Saturday, August 22, 2009

Nostalgia Run Amok

Well, on top of all the "new house" hysteria - or near hysteria on my part- other developments this week are bringing a different kind of drama to my life. For some dumb reason, known only to people who have gone before me, I decided to rifle through the internet and look up old friends and classmates. Sounds harmless right? Well, not so much. I found quite a few friends actually, thanks to the fact that I belong to a young generation of techies, everyone is on the internet these days. So a few key strokes here and there and I find most of my high school classmates and a few faces I knew but didn't go to school with. The drama is purely internal and ensues because I was a different person back then. The me that they remember was wild and rebellious. I had a foul mouth, purple hair, black fingernail polish, listened to heavy metal, mutilated my body with razor blades, did drugs, got pregnant in the 10th grade and was asked to leave the school. I somewhat expected that times have probably changed and that we've all grown up. Well, we have all grown up and most of us are even married and have children, but they for the most part are the same people. They all still do have wild hair color, like heavy metal, have tons of tattoo and piercings, etc.
The website profiles that they have for themselves are covered with metal band ads, tattoo pictures and graffiti art. I have been brave enough to talk to some old friends and they are doing fabulous. They have done and seen some awesome things. They have really made a life for themselves. Yet, they retain the rebellion and hard core tastes of their youth. "Why?", I ask myself. How can they be normal sounding, well-adjusted and successful when they still flout the rebellious and hard core images from high school? I am baffled. For me, some things had to go the moment I became a mother. Other habits and preferences just faded away with time, and I assumed, maturity. I believed that the transition I made from Hard core to Betty Crocker was a natural progression that came with age, wisdom and responsibility. What if it isn't? What if I became what I thought I should look like to the outside world? Did I sell out? We used to use this word to describe someone who gave up their individuality for the acceptance of others. I feel like a sell out. Why? Because I still think that all the stuff I see on their websites is cool. So, I ask myself, "If you like tattoos and hard music and wild hair styles and funky clothes so much why don't you have any of them?" If I had to be honest, every answer boils down to someone else's opinion either expressed to me or assumed. My husband once told me years ago that tattoos were trashy. Years have passed since then and he even has a tattoo now. Do I think he would tell me no if I wanted one bad enough? No, I don't think so, but just knowing that he used to feel this way stops me cold in my tracks from wanting one. I secretly listen to heavy metal when my kids and husband aren't in the car. Why? Because as a Christian I worry that the references in the lyrics are too strong for my children and my husband might disapprove of it. I even worry that the fact that I still like it means in some way that I'm not a good enough Christian. I admire edgy haircuts, hair colors and funky clothes but I don't have the nerve to indulge in them myself. Why? Because I'm afraid that someone will look at me and say "isn't she too old for that?", or just the opposite, "How could someone that young have a teenager?" The last one has been something I have faced discrimination over for 15 years. I have a severe complex about the fact that I was only 15 when I gave birth to my oldest son. I have spent years trying to appear older so as not to be judged. Also, I'm afraid if I act too much like I feel inside - which is very young - or dress in things I admire that I will embarrass my son. Now that I've made it into my 30's I sort of, well, really miss those young days. So my basic question is this: Did I change because I wanted the changes or did I sell out? Another question is this: Would it be a step backwards to my faith to admit these things? How do I dig through the years and find me...the real me...the me that is authentic. Most of the "hard core" me was wrapped up in pain and bondage that I've since been released from, and most of the Suzy Homemaker me is wrapped up in wanting to please other where is the real me? Is there a middle ground between Goth Tramp and Homeschool Mother of Three with a Mortgage? All I want is to know that when I say "I like that" that its based on truth, not a desire to belong to one group of people or another. How? How am I going to be able to do this? I think the only thing I can do at this point is to ask myself a series of questions when I make decisions from now on. Like that haircut? What is it that makes you not want it? Like this song? Why wouldn't you listen to it in front of the kids? Are these invalid excuses or intelligent points? My thought process is going to have to slow down but maybe in time I will have the confidence in myself to make decisions based on what I truly want. I am notorious for not being able to make up my mind...maybe once I have one I can make decisions with it. I hope that this doesn't take too long though, I've got paint colors and interior design to decide on and Lord knows I'm going to need all the help I can get!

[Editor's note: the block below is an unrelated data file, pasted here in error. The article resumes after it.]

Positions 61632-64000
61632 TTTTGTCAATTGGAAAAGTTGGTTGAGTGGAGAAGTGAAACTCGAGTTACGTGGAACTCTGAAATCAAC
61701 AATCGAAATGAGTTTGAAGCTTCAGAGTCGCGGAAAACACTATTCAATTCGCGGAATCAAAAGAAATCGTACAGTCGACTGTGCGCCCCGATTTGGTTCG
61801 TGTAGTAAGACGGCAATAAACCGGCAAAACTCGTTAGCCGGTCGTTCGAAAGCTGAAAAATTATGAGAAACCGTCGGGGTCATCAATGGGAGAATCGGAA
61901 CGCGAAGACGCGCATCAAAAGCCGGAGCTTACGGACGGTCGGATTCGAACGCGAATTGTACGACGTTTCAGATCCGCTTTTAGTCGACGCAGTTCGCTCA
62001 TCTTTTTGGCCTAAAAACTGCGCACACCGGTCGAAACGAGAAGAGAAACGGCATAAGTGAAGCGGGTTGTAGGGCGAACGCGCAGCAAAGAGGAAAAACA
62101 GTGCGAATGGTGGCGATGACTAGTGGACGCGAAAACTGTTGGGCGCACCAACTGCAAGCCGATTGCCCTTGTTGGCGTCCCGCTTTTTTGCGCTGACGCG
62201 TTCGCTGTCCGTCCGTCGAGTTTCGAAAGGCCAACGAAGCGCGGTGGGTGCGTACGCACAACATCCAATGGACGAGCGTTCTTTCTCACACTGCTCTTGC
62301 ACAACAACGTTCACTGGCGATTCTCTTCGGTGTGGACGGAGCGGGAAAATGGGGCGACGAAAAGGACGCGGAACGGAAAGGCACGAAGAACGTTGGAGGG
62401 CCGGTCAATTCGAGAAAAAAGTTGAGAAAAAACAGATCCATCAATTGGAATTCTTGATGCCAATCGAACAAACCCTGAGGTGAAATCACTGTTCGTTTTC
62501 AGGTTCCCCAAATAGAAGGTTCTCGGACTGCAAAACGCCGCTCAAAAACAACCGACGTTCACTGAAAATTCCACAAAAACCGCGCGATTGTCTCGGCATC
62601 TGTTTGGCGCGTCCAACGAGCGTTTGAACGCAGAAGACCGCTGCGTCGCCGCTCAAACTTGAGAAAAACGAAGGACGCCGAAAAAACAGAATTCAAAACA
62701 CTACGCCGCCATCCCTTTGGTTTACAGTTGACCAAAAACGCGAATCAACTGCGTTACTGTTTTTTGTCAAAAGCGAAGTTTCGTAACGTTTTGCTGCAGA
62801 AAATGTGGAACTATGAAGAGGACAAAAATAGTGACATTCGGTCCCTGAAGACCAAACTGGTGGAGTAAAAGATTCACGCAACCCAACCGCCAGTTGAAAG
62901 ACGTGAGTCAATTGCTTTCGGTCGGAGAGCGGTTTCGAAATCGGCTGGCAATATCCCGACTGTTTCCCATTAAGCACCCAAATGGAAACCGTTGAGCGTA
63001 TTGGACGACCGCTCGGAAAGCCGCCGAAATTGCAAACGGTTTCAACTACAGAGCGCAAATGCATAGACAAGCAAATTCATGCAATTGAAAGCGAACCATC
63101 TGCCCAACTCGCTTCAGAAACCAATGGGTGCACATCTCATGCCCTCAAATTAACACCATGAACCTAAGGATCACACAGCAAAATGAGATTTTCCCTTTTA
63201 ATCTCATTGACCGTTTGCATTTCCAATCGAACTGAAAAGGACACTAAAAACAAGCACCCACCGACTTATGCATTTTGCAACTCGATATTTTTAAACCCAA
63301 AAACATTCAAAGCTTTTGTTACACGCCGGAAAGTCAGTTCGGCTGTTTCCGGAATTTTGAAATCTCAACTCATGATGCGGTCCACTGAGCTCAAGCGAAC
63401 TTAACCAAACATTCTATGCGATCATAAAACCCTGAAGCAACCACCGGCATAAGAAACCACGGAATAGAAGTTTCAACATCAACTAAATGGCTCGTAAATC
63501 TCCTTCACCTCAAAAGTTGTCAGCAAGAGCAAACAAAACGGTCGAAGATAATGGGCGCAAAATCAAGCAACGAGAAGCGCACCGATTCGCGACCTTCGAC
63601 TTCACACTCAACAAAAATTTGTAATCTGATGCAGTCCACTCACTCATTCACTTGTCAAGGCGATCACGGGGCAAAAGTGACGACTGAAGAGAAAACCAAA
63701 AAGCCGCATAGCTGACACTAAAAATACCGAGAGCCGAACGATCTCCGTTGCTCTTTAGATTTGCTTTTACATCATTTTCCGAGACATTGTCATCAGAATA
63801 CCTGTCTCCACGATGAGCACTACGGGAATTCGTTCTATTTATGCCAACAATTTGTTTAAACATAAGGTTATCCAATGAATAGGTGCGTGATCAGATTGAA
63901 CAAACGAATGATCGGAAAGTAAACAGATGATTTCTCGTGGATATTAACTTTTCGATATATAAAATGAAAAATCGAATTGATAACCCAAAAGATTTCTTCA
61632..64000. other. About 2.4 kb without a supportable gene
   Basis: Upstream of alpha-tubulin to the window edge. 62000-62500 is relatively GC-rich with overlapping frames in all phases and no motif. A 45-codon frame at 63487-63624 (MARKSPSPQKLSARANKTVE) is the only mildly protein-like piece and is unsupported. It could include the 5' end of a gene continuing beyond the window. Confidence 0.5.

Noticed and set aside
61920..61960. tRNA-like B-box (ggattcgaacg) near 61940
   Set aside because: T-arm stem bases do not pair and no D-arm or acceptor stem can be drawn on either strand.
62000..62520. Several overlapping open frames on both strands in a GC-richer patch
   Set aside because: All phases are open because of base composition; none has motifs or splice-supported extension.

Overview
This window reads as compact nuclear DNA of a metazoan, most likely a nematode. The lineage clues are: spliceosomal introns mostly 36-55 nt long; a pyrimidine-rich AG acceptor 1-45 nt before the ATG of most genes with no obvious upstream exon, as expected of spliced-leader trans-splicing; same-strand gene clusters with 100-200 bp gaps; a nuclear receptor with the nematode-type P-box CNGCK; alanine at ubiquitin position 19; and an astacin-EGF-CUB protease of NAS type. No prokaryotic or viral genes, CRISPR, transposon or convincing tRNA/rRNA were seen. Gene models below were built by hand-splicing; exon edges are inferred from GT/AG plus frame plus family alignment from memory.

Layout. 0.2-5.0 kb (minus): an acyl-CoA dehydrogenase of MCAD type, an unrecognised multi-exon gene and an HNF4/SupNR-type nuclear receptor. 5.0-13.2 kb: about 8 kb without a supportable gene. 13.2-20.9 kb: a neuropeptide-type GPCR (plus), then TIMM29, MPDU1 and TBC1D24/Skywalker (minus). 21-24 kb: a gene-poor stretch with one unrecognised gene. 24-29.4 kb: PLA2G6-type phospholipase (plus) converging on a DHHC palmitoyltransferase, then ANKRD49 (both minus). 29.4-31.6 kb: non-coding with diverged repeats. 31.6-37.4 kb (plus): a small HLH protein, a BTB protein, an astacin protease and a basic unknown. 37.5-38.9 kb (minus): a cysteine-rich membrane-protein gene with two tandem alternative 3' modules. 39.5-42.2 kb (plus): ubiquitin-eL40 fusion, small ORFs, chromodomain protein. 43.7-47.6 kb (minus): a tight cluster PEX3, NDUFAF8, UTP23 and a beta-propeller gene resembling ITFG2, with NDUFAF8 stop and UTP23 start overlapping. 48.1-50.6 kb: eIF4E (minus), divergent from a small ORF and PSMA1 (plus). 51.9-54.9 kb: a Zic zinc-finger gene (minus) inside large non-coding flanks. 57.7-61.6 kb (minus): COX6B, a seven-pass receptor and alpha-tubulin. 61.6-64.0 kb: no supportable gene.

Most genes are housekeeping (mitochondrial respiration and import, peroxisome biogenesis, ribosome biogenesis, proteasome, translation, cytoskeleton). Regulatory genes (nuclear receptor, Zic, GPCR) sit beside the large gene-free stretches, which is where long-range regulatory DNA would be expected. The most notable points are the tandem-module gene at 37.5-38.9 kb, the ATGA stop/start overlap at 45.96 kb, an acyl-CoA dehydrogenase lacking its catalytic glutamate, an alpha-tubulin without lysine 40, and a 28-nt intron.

webless said...

"My thought process is going to have to slow down but maybe in time I will have the confidence in myself to make decisions based on what I truly want."

If what you truly want and what God wants are at peace and in sync, then it probably doesn't really matter too much what everyone else thinks. Does it?

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